I was lucky to attend the IEA Clean Coal Centre's (IEACCC) 9th International Conference on Clean Coal Technologies (CCT 2019), celebrated in Houston (3-7th June). Co-hosted by the US Department of Energy (DOE), it attracted approximately 200 attendees.
The conference covered CCUS technologies, including overviews, specific technologies and advanced configurations. I was happy to present the IEAGHG technical programme and our last reports on coal plants with CCS, and I had the opportunity to chair the session on advanced post-combustion capture technologies.
The IEACCC organised two site visits: the NET Power and Petra Nova large demonstration projects. Firstly, I would like to thank the coordinators of both visits because it was a great opportunity to know more about both plants.
The partners involved in the NET power project are 8 Rivers, Toshiba, Exelon, MCDERMOTT and Oxy Low Carbon Ventures LLC Net Power is based on a very efficient process based on the patented thermodynamic Allam cycle, reaching a scale of 50MWth and the FEED study on the scale-up to 303MWth is completed. This configuration is based on a semi-closed circuit on supercritical CO2. As highlight, through this arrangement, it is possible to capture the more than 97% of the CO2 emissions with the benefit of producing water at a high net efficiency (58.9%). The prediction of the cost of energy production is 35$/MWh for the Nth of a kind (NOAK) plant.
The Petra Nova facility is the current largest operational CCS project. The CO2 capture system is based on a chemical absorption process with KS-1 solvent and has been operating since 2017. The plant includes an optimum integration of the water usage, while the CO2 is used for EOR (Enhanced Oil Recovery).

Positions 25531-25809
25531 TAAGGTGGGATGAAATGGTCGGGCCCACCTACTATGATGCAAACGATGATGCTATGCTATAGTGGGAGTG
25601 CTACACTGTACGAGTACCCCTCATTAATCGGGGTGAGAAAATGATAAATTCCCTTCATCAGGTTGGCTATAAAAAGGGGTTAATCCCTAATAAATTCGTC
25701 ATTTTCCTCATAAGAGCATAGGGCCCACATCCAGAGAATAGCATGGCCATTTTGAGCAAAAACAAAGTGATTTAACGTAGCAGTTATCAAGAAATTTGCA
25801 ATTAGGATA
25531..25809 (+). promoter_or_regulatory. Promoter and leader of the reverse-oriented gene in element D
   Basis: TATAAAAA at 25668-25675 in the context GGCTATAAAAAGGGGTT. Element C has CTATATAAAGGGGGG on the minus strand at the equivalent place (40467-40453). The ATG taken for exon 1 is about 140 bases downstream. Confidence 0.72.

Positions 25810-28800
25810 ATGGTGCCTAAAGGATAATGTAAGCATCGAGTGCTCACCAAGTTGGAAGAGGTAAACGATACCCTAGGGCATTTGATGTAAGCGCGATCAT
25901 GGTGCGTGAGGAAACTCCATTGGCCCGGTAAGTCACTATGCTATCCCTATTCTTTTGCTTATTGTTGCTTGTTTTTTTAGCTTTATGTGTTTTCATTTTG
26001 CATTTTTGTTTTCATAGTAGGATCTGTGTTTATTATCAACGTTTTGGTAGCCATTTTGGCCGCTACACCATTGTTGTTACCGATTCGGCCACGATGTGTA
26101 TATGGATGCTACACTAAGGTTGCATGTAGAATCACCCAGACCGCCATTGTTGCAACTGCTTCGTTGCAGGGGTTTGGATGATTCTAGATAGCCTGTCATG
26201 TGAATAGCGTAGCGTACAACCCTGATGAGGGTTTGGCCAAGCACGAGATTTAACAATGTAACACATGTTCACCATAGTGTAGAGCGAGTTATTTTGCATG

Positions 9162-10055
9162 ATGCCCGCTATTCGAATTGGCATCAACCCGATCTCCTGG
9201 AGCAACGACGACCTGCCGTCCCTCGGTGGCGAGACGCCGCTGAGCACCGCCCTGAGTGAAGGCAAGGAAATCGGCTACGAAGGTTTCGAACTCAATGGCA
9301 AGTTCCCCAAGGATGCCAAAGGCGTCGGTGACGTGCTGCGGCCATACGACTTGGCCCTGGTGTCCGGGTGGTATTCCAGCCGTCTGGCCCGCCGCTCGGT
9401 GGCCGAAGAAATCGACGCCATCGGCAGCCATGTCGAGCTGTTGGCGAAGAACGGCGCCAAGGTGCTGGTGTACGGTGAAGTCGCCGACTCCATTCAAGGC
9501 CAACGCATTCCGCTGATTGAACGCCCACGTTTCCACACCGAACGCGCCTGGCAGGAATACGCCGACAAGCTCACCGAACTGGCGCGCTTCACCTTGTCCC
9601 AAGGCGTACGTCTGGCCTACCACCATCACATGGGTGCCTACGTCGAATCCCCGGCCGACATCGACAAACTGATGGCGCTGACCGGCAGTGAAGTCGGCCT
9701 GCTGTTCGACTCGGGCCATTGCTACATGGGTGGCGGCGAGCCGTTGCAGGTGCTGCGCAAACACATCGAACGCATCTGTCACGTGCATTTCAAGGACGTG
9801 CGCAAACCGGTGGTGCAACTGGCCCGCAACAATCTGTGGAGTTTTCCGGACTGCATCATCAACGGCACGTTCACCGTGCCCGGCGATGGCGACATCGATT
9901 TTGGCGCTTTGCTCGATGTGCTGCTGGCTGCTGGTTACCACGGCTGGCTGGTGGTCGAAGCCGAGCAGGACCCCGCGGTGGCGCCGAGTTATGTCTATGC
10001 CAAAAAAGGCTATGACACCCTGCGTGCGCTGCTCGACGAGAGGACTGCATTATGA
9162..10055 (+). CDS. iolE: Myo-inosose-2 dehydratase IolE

As outputs from the conference, it is important to highlight also the number of tests at pilot plant scale carried out worldwide. In this regard, I attended the presentation given by Will Morris, from the Wyoming Integrated Test Centre. This facility is designed for maximum flexibility and scalability for testing and is focused on larger scales to compliment the NCCC (see the update from 2018 in https://ieaghg.org/ccs-resources/blog/update-on-national-carbon-capture-center-fe0022596) and create a space for further scale up. The centre was supported by a number of investors and finished their construction in 2018. Since then, this facility is ready for potential tenants. JCoal-KHI, MTR, TDA research, XPRIZE and UK are examples of users.
As summary of this event, CCT2019 was a great opportunity to learn about initiatives to achieve a "clean use of coal", identify R&D areas, analyse incentives, and see last results from large scale projects. I am looking forward to see the evolution of those plans in the next CCT conference in two years.